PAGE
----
- “The President... notes ...the lack of proper demand forecasting and planning, leading to irreconcilable projections as against demand,” the statement said.
More than half of Kenya Power’s domestic customers are set to miss out on President Uhuru Kenyatta’s Christmas gift of lower electricity prices.
The President issued a directive on Wednesday requiring the Ministry of Energy to reduce power tariffs by 33 percent to an average of Sh16 per kilowatt hour (kWh) from the current Sh24 a unit.
The cut to Sh16 a unit is set to benefit domestic consumers who use more than 100 kWh per month and do not enjoy the State subsidy.
Nearly four million of Kenya Power domestic customers, who consume less than 100 units monthly, pay an average of Sh16 per kWh.
This means that the planned 33 percent cut in electricity prices will benefit homes that consume more than 100 units monthly, mainly middle class homes plugged to gadgets like cookers, water heaters and fridges, who on average pay the Sh24 a unit.
Under the current billing structure, homes in rural Kenya and low-income urban neighbourhoods, which consume less than 100 kWh monthly, enjoy a subsidy of Sh5.72 per unit.
The 33 percent cut implies that all homes will enjoy the subsidy irrespective of their monthly consumption levels.
A State House statement, announcing the handing in of the report of a taskforce appointed to review power purchase agreements, promised that the lower tariff will be implemented before end of December.
“The President has also examined and welcomed the recommendations of the Taskforce that establish a path towards the reduction of the cost of electricity by over 33 percent within four months,” said the statement.
“This cost reduction will be achieved through the reduction of the consumer tariffs from an average of Sh24 per kilowatt hour to Sh16 per kilowatt hour which is about two thirds of the current tariff.”
The bottom-end segment accounts for 55 percent of Kenya Power’s total customer base of 7.6 million.
Millions of homes have recently been hooked to the power grid under a government subsidy meant to speed up electrification. This has increased Kenya Power’s customer base from about two million in 2013.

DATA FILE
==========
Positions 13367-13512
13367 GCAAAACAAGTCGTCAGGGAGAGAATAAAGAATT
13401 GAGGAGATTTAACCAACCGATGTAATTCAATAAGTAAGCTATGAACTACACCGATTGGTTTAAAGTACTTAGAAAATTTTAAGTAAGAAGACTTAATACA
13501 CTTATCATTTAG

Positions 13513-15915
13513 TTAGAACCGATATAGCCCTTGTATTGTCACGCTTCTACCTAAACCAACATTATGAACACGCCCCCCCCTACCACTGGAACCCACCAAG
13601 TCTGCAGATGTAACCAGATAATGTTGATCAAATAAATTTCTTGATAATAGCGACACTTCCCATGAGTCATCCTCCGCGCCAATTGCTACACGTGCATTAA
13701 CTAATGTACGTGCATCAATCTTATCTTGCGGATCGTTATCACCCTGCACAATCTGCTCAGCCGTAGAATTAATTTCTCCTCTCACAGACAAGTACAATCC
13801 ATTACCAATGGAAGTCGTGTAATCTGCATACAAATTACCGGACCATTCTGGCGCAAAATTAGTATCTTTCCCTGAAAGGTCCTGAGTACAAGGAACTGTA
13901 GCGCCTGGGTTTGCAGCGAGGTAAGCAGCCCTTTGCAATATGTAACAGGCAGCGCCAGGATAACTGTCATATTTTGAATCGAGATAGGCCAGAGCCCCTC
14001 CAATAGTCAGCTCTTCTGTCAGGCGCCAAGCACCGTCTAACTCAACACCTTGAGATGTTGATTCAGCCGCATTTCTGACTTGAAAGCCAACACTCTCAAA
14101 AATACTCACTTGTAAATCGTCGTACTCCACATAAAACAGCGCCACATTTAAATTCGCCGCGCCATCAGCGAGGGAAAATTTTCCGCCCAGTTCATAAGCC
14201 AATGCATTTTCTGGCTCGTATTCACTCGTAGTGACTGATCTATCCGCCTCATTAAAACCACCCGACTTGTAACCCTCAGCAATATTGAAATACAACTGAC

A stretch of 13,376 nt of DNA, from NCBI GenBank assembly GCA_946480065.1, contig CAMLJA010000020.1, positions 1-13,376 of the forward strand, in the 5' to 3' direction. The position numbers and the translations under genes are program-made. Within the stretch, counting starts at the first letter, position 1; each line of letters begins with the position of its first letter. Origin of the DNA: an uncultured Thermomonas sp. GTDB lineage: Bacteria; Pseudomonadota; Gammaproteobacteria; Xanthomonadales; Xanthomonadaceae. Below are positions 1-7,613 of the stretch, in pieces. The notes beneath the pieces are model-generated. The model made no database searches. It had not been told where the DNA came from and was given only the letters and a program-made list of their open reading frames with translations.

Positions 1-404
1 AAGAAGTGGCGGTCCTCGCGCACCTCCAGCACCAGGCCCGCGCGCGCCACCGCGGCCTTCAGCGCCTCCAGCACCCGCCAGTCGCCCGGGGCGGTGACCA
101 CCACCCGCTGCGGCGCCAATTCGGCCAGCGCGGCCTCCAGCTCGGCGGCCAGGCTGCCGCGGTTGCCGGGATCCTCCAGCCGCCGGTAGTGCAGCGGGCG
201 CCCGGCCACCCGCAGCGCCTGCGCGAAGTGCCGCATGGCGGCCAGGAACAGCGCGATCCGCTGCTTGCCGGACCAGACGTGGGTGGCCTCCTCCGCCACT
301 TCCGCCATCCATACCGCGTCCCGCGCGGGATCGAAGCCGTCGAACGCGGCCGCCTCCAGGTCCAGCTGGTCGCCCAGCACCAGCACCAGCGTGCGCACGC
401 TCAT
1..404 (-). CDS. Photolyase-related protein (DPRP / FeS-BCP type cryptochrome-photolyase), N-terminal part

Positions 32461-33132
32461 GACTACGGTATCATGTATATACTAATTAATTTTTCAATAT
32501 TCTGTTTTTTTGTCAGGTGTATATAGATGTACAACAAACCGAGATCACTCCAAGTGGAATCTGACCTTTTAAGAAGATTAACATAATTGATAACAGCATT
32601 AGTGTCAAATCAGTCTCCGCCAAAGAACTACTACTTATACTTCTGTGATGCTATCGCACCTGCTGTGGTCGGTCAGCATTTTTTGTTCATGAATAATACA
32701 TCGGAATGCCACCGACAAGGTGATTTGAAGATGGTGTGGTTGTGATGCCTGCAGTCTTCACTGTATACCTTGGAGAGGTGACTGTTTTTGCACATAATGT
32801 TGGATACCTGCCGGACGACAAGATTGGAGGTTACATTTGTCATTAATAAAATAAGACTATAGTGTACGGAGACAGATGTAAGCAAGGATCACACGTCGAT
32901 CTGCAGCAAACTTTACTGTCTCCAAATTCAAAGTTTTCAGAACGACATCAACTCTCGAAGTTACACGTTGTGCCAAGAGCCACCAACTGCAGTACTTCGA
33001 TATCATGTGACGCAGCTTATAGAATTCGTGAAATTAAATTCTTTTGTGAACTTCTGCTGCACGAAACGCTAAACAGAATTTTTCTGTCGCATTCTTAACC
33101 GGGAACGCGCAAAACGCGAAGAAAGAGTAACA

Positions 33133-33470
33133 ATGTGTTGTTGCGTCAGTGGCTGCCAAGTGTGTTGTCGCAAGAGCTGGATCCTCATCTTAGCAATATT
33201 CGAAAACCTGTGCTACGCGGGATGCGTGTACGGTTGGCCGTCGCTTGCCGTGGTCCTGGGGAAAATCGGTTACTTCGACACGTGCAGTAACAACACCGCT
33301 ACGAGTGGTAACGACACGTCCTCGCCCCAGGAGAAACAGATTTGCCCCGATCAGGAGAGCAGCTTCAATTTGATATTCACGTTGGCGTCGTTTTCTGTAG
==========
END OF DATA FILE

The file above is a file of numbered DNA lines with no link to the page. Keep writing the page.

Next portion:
Most are, however, in remote areas and slums with low consumption levels since their electricity use is limited to lighting and charging phones, and powering small electronic appliances.
President Kenyatta also ordered the cancellation of all ongoing and incomplete power purchase agreements being negotiated with the State distributor Kenya Power.
The announcement came in a day when the head of State also replaced Charles Keter with Monica Juma as Cabinet Secretary for Energy. Dr Juma has been in charge of the Defence docket.
President Kenyatta set up the taskforce to review the power purchase agreements in March.
“The taskforce recommendations include: cancellation with immediate effect of all unconcluded negotiations of Power Purchase Agreements,” the State House statement said.
State House said that future power purchase agreements with the government will have to be in line with its Least Cost Power Development Plan, which emphasises the use of renewable energy sources.
Consumers often complain of steep bills, partially due to idle capacity charges that compensate power generators for what is generated but never used.
Under a typical power purchase agreement, a power producer gets paid for any electricity produced, even if it is impossible for Kenya Power to sell it to consumers because of reasons including excess production.
State House said the taskforce found that there was a huge disparity between the tariffs charged by main power producer KenGen and independent power producers.
KenGen’s prices were much lower than those of the independent power producers. Kenya Power buys most of its electricity from State-controlled KenGen.
“The President… notes …the lack of proper demand forecasting and planning, leading to irreconcilable projections as against demand,” the statement said.
Kenya Power fell to a pretax loss of Sh7.04 billion for its financial year to the end of June 2020.
Out of the Sh87.5 billion cost of sales incurred during the period, Sh47.5 billion, or 54 percent, was paid to power producers as capacity charges, officials said.